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Graph Theory: Six Degrees of Separation Problem

This famous statement -- the six degrees of separation -- claims that there is at most 6 degrees of separation between you and anyone else on Earth. Here we feature a simple algorithm that simulates how we are connected, and indeed confirms the claim. We also explain how it applies to web crawlers: Any web page is connected to any other web page by a path of 6 links at most.

The algorithm below is rudimentary and can be used for simulation purposes by any programmer: It does not even use tree or graph structures.  Applied to a population of 2,000,000 people, each having 20 friends, we show that there is a path involving 6 levels or intermediaries between you and anyone else. Note that the shortest path typically involves fewer levels, as some people have far more than 20 connections. 

Starting with you, at level one, you have twenty friends or connections. These connections in turn have 20 friends, so at level two, you are connected to 400 people. At level three, you are connected to 7,985 people, which is a little less than 20 x 400, since some level-3 connections were already level-2 or level-1. And so on. 

Note that in practice, people are connected through clusters of people, not randomly as in this model. Yet the simulator gives a pretty good idea of the process at play. In the above example, at level 5, you are already connected to 80% of all people.

Connections Simulator

The algorithm is described by this simple piece of Perl code: 




for ($level=1; $level<7; $level++) {
  for ($k=0; $k<$new[$level-1]; $k++) {
    for ($m=0; $m<$nfriends; $m++) { 
      $rand=(10232193*$rand + 3701101) % 54198451371;
      $friend= $rand % $n; 
      if ($a[$friend] == 0) {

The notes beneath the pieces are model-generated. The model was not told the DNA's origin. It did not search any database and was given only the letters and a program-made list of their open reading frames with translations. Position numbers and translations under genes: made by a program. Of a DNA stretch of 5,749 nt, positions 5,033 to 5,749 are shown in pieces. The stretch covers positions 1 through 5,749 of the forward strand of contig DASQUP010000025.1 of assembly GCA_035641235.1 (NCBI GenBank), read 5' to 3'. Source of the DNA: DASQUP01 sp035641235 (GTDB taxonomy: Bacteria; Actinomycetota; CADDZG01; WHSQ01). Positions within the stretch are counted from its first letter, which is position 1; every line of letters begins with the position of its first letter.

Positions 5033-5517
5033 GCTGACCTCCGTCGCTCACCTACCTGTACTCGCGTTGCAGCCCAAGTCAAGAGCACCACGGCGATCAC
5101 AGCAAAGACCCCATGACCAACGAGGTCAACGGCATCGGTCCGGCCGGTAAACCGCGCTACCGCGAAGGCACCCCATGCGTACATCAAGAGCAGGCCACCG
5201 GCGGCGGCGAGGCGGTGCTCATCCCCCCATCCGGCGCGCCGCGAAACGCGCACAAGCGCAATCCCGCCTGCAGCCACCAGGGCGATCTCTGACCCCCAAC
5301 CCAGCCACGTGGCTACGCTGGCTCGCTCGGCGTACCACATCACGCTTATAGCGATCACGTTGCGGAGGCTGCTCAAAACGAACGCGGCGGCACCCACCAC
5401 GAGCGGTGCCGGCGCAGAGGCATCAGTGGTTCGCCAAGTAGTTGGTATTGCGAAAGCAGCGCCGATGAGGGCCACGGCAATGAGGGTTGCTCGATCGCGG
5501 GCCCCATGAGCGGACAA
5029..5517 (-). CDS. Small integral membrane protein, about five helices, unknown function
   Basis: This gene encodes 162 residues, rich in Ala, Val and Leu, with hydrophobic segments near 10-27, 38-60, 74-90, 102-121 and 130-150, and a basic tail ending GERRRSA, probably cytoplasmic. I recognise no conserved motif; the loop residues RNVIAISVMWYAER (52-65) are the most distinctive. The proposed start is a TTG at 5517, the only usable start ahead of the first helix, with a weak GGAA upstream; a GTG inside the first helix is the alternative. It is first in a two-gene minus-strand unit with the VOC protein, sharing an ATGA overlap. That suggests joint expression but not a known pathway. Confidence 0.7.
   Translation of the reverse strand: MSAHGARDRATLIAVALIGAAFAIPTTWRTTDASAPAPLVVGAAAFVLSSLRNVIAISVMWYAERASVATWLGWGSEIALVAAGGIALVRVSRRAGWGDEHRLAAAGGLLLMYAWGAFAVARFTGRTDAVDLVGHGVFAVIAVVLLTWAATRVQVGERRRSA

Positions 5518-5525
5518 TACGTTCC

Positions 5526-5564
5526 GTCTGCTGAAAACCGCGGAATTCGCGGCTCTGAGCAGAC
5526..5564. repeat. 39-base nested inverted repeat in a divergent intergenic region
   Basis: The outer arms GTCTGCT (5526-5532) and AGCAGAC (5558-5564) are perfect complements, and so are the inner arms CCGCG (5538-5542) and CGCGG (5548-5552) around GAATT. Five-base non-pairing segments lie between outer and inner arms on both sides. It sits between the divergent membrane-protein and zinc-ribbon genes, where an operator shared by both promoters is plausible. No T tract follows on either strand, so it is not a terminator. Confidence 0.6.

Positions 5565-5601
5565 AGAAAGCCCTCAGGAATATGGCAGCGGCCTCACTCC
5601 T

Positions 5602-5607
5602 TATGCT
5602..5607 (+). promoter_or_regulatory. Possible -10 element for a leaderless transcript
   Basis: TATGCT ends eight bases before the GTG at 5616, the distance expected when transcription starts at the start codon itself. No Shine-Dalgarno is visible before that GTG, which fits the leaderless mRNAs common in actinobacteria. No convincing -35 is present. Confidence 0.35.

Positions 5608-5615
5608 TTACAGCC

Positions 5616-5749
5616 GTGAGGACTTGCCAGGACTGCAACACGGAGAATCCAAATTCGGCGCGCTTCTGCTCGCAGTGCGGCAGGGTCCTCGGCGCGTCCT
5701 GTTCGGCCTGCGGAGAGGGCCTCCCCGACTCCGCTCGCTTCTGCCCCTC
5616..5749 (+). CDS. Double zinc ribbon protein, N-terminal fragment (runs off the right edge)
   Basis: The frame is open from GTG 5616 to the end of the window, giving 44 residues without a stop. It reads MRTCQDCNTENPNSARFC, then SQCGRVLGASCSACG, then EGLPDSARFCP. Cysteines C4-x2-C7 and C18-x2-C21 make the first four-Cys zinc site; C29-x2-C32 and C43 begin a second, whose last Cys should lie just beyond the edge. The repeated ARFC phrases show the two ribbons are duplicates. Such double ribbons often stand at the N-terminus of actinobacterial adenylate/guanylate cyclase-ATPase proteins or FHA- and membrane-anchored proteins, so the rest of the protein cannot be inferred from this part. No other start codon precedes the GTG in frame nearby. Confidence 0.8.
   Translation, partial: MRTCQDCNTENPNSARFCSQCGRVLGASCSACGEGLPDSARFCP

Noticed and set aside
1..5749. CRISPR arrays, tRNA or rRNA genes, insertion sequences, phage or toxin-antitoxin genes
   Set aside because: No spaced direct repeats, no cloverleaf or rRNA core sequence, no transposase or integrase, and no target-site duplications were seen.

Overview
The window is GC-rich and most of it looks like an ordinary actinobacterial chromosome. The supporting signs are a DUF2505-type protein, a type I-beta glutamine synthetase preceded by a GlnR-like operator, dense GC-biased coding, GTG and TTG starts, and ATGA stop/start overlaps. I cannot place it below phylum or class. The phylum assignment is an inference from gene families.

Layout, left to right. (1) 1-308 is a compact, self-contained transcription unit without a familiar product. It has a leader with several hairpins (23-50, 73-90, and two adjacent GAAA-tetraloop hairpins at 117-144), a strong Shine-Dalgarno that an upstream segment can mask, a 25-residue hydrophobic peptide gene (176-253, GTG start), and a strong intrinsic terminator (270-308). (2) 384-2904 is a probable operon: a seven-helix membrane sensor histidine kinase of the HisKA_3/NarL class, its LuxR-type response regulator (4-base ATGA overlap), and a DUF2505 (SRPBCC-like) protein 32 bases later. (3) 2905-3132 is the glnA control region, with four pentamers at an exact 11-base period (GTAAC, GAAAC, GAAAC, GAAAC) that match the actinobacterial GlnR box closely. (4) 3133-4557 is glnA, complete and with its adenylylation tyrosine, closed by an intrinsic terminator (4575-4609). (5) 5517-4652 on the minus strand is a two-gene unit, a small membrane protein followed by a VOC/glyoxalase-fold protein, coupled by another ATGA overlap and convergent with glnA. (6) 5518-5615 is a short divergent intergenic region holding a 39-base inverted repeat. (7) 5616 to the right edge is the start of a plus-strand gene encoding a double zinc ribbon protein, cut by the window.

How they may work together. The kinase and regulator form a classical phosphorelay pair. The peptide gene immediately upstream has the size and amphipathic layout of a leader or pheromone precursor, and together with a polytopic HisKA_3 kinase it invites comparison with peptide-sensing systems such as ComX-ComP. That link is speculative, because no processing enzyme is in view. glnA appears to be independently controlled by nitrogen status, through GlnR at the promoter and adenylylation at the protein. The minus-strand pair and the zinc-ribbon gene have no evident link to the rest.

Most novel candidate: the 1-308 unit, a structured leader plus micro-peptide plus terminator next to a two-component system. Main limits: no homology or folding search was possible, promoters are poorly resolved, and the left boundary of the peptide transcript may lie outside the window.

print "$level: $new[$level] - $npeople \n";

The array a stores the connections acquired at each level. The number of new connections at each level is equal to $new[$level], while the total reach (at each level) is $npeople. Note that depending on the parameters, you might not always be able to connect everyone to everyone. This is especially true if you allow people to only have two friends, rather than 20. Just like in the real world, if some clusters of people are totally disconnected from the rest of the world, you won't find a path between you and them.

The Need for a Good Random Number Generator

I have suspected for a long time that the function rand() in Perl provides a poor random generator. In this case, it fails miserably, being able to produce only 32,768 (that is, 2^15) different values, while we need 2,000,000. So I replaced it by a basic formula that fits the bill: This is what the computation of the variable $rand is for. Note that the operator % in the code, represents the modulo function. 

Application to Web Crawlers

When crawling the web, the best strategy is to proceed by successive layers as we did in our simulation: You start with (say) 1,000,000 seed URLs (easy to find using DMOZ or Quantcast) or even just 500 seed URLs, and at each iteration or level, you follow new links found in webpages discovered at the previous level, making sure that you rarely if ever  revisit web pages that were previously crawled. It can be done on a laptop with multiple web crawlers running in parallel, if you are interested in only capturing 99.9% of the visible Internet. We did it, and here is the size of the data gathered at each level (compressed, in bytes):

The distribution is somewhat similar to the one shown in the first table, with a drop in the last level, and a rapid build-up during the first few levels. If you play with the simulator for a while (changing the parameters), you will occasionally stumble upon very similar distributions.

It took several months to gather all these links, using a 2-second timeout for each webpage crawl, downloading only the first 16 KB of each page, using a highly distributed architecture, and accessing only a few webpages per domain. Also, our web crawler was able to get re-started and resume where it stopped, in case our Internet connection crashed. Finally, all links that crashed were given the chance to be re-visited one more time, weeks later. 

Some Mathematics

Watts and Strogatz showed that the average path length between two nodes in a random network is equal to log N / log K, where N = total nodes and K = acquaintances per node. Thus if N = 300,000,000 (90% of the US population) and K = 30 then Degrees of Separation = 5.7 and if N = 6,000,000,000 and K = 30 then Degrees of Separation = 6.6.

For related articles from the same author, click here or visit Follow me on LinkedIn.

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